Teens vaping flavoured juices for weight control
The use of e-cigarettes with flavoured juices for weight-related reasons appears to be common among adolescents, according to a new study.
“To inform effective programme development, we must understand adolescents’ motivations for vaping,” said researchers. Thus, the present study “examined the prevalence and correlates of using flavoured e-liquids for appetite control and weight loss in adolescents.”
The researchers administered a school-based survey to 529 students (mean age, 16.27±1.18 years; 50.6 percent female), most of whom were white (79.5 percent) and vaped e-liquids containing nicotine (81.4 percent). Within the past 30 days, participants vaped for a mean of 12.91±11.03 days, and 21.0 percent reported smoking combustible cigarettes. [Addict Behav 2020;102:106139]
Each participant used an average of 2.79±1.80 e-liquid flavour, chosen from a wide variety of flavours. Fruit emerged as the most popular e-juice (69.8 percent), followed by mint (53.9 percent), candy (35.3 percent), vanilla (21.0 percent) and tobacco (20.0 percent). Spice (5.1 percent) and alcohol (7.2 percent) flavours had the lowest engagement.
Adolescents offered an average of 2.65±1.80 reasons each as to why they vaped flavoured juices, the most common of which was because they tasted good (76.2 percent) and that they tasted better than cigarettes (35.0 percent).
Notably, 13.8 percent of the respondents said they vaped flavoured e-liquids for appetite control, and 9.3 percent offered weight loss as a reason.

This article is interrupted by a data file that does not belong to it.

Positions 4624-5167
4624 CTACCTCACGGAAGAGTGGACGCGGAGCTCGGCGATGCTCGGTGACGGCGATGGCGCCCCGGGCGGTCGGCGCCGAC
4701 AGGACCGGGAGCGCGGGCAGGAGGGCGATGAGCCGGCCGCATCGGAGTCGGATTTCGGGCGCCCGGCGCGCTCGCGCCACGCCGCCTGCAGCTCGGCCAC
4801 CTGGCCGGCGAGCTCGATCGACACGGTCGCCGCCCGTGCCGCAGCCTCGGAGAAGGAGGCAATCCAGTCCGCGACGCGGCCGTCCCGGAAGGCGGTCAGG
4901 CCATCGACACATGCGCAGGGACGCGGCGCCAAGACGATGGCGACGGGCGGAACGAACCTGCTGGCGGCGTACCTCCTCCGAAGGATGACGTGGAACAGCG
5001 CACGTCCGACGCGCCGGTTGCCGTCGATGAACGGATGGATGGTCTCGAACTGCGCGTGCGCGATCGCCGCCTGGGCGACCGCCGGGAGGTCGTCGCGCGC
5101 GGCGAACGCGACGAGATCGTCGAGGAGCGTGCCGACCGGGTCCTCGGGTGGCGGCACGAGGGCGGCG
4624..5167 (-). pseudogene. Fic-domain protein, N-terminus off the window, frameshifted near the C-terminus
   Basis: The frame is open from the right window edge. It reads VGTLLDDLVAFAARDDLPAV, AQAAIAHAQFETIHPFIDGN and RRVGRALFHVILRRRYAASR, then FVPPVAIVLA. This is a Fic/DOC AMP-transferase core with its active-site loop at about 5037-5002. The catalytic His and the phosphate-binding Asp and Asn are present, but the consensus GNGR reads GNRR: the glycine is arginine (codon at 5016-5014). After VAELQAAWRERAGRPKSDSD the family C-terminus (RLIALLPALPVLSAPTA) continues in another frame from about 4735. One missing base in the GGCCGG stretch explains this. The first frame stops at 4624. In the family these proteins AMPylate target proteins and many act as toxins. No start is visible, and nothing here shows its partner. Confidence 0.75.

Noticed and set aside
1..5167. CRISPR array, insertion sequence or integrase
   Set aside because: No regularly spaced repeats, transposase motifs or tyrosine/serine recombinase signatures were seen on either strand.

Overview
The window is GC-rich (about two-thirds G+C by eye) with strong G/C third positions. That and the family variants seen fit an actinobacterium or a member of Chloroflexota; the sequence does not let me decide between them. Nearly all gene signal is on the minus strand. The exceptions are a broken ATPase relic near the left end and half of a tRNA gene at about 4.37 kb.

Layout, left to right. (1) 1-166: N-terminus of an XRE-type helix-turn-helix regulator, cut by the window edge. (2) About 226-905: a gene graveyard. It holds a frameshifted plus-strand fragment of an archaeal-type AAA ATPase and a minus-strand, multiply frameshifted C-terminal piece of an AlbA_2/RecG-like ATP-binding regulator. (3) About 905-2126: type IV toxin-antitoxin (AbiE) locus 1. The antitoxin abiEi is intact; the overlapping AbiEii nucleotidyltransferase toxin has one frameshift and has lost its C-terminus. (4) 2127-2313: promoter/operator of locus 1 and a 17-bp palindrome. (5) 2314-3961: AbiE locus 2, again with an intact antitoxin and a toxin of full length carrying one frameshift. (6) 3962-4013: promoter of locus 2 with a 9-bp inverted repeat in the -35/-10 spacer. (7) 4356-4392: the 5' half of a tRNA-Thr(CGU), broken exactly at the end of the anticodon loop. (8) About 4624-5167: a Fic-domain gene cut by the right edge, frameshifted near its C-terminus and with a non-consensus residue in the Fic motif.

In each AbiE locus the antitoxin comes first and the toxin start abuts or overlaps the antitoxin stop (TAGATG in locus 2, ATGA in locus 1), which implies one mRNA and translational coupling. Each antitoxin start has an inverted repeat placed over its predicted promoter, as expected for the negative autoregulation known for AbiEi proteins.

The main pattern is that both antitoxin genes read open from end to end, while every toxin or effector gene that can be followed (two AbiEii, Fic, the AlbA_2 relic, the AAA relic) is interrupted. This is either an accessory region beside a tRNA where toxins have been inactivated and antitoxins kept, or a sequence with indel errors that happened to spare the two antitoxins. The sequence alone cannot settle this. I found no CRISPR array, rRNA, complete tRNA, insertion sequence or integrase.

“[I]t is worth noting that, contrary to motives like ‘[flavours] taste good,’ which are applicable to all e-cigarette users, weight-related motives only are relevant to individuals who are trying to lose or maintain weight,” the researchers said, noting that when zeroing in on this subpopulation, the rates of flavoured e-liquid use for weight management “likely is considerable.”
Additionally, logistic regression analysis identified key characteristics of adolescents who use flavoured e-juices for appetite control. Controlling for demographic covariates, the model found that these teens vaped significantly more frequently (odds ratio [OR], 1.21; p=0.004) and used a significantly greater number of flavours (OR, 1.33; p<0.001).
Teens who vaped flavoured liquids for weight loss likewise vaped more frequently (OR, 1.21; p=0.01) and used more flavours (OR, 1.28; p<0.001).
“In sum, the current study suggests that a subset of adolescents is vaping flavoured e-liquids for weight-motivated reasons,” the researchers said. “Importantly, these adolescents vaped more frequently than those who did not report weight-related flavour use, raising concerns about increased nicotine exposure.”
“Future research should evaluate where adolescents learn about weight-related vaping and whether weight-related motives promote e-cigarette initiation or continued/escalating use among current users,” they noted, adding that there is also a need for informational interventions addressing the “unsubstantiated” use of e-cigarettes for weight management.